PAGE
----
The Northern Flicker shown in this print was photographed near Sargeant Street, along a driveway that serves several industrial buildings:
Below, my field recording of the flicker calling:
If you wrote out a checklist of conditions for finding a Northern Flicker, you might not include a smokestack, a barbed-wire fence and a burned-out mill building.
But, here’s the thing: despite the heavily industrialized landscape where I found this bird, there are still a number of conditions that would make the list.
From the Cornell Lab of Ornithology’s description of the species:
- “Northern Flickers eat mainly insects, especially ants and beetles that they gather from the ground. […] Other invertebrates eaten include flies, butterflies, moths, and snails.” I first saw this flicker foraging on the banks of the canal — an area that’s teeming with insect life.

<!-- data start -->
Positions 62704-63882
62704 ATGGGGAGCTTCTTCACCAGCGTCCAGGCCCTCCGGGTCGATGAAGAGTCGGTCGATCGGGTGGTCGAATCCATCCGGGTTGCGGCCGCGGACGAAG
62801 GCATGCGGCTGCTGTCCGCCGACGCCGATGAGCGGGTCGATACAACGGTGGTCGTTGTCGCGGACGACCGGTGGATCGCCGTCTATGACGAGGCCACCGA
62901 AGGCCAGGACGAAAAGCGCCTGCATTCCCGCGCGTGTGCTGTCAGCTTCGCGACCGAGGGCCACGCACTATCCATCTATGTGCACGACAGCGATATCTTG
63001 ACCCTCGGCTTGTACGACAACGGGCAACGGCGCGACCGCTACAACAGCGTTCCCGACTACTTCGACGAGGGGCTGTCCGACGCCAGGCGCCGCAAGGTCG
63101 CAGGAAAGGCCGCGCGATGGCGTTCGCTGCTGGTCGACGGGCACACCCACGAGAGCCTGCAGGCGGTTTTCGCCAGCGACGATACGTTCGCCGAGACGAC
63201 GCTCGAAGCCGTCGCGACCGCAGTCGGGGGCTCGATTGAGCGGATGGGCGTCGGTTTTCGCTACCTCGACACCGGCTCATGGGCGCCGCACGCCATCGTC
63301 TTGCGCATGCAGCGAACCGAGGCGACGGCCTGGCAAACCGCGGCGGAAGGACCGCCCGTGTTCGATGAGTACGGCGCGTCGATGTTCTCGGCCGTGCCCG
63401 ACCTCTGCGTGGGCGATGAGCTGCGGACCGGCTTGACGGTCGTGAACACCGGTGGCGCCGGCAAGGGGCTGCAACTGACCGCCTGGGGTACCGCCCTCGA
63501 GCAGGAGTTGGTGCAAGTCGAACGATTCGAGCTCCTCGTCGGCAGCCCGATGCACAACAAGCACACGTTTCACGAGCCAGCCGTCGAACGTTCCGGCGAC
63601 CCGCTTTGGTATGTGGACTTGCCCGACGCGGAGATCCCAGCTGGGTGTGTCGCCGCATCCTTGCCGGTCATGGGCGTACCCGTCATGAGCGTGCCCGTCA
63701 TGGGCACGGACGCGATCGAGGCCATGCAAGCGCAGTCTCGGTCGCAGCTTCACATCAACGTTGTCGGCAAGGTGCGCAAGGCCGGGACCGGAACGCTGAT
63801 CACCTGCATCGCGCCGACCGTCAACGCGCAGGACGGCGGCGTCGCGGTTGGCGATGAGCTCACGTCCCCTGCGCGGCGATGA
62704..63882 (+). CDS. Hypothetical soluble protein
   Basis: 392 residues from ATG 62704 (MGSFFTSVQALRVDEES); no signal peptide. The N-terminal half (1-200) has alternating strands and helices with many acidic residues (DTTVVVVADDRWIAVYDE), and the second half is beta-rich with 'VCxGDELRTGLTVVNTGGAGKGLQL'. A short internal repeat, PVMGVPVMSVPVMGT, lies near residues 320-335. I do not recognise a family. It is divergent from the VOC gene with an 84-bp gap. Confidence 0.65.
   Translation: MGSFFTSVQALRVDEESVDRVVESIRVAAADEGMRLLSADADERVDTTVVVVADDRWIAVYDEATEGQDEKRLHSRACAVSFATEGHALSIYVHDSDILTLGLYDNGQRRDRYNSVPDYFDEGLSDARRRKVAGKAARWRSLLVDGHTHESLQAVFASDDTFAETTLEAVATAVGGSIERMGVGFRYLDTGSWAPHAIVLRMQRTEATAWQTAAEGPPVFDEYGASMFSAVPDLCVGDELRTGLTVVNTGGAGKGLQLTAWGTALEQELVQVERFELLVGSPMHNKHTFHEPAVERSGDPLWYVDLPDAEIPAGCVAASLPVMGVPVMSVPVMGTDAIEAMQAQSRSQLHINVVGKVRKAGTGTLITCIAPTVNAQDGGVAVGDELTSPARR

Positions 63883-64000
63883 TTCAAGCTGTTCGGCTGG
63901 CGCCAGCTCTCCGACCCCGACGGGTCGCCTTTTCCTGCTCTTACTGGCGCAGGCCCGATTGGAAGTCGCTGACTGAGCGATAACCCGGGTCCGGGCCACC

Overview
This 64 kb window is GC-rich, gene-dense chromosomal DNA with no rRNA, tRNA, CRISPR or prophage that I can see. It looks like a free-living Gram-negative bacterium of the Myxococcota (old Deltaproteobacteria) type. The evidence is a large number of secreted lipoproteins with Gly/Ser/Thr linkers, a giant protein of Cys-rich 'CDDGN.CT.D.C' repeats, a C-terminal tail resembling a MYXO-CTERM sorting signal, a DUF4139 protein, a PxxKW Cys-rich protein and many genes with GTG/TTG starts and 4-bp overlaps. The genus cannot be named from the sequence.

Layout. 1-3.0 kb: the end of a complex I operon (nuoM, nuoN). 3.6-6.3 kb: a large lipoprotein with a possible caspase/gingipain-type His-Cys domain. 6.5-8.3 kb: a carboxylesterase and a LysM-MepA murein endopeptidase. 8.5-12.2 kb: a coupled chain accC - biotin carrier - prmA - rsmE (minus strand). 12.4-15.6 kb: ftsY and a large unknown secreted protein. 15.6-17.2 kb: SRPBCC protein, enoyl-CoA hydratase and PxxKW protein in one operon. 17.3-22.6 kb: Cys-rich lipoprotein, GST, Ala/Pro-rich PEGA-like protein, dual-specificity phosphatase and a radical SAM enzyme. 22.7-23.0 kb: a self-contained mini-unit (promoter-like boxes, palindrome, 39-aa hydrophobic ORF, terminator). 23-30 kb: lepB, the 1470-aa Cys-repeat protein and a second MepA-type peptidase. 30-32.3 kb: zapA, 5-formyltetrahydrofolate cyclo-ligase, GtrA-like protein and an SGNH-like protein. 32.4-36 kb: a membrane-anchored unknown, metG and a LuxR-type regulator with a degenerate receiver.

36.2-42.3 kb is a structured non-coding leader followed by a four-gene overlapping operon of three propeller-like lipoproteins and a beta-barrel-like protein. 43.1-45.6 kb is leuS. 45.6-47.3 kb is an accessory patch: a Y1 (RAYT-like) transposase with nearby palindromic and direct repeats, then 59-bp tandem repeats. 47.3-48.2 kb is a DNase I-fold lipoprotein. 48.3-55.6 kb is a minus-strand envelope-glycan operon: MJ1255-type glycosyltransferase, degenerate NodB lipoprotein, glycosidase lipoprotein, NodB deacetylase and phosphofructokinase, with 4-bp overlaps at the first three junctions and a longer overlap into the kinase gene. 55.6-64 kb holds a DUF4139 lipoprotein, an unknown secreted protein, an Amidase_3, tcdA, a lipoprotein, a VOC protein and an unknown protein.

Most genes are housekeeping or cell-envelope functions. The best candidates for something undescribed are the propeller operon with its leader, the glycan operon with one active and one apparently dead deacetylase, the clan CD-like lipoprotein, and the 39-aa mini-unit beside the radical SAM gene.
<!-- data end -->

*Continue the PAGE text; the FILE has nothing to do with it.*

- “Northern Flickers generally nest in holes in trees like other woodpeckers. Occasionally, they’ve been found nesting in old, earthen burrows vacated by Belted Kingfishers or Bank Swallows.” The banks of the city’s canal are dotted with burrows, some used by groundhogs and others by a large population of Northern-rough Winged Swallows.
- “Like most woodpeckers, Northern Flickers drum on objects as a form of communication and territory defense. In such cases, the object is to make as loud a noise as possible, and that’s why woodpeckers sometimes drum on metal objects.” Here’s where the city offers an unlikely advantage — there’s no shortage of metal objects here.
If you consider just the food supply and the availability of suitable nesting locations, this spot along the canal begins to seem like very good (if not necessarily picturesque) habitat for a Northern Flicker.
Sometimes the right conditions for good birding are there. You just need to strip away the elements of the built, human environment until you find them.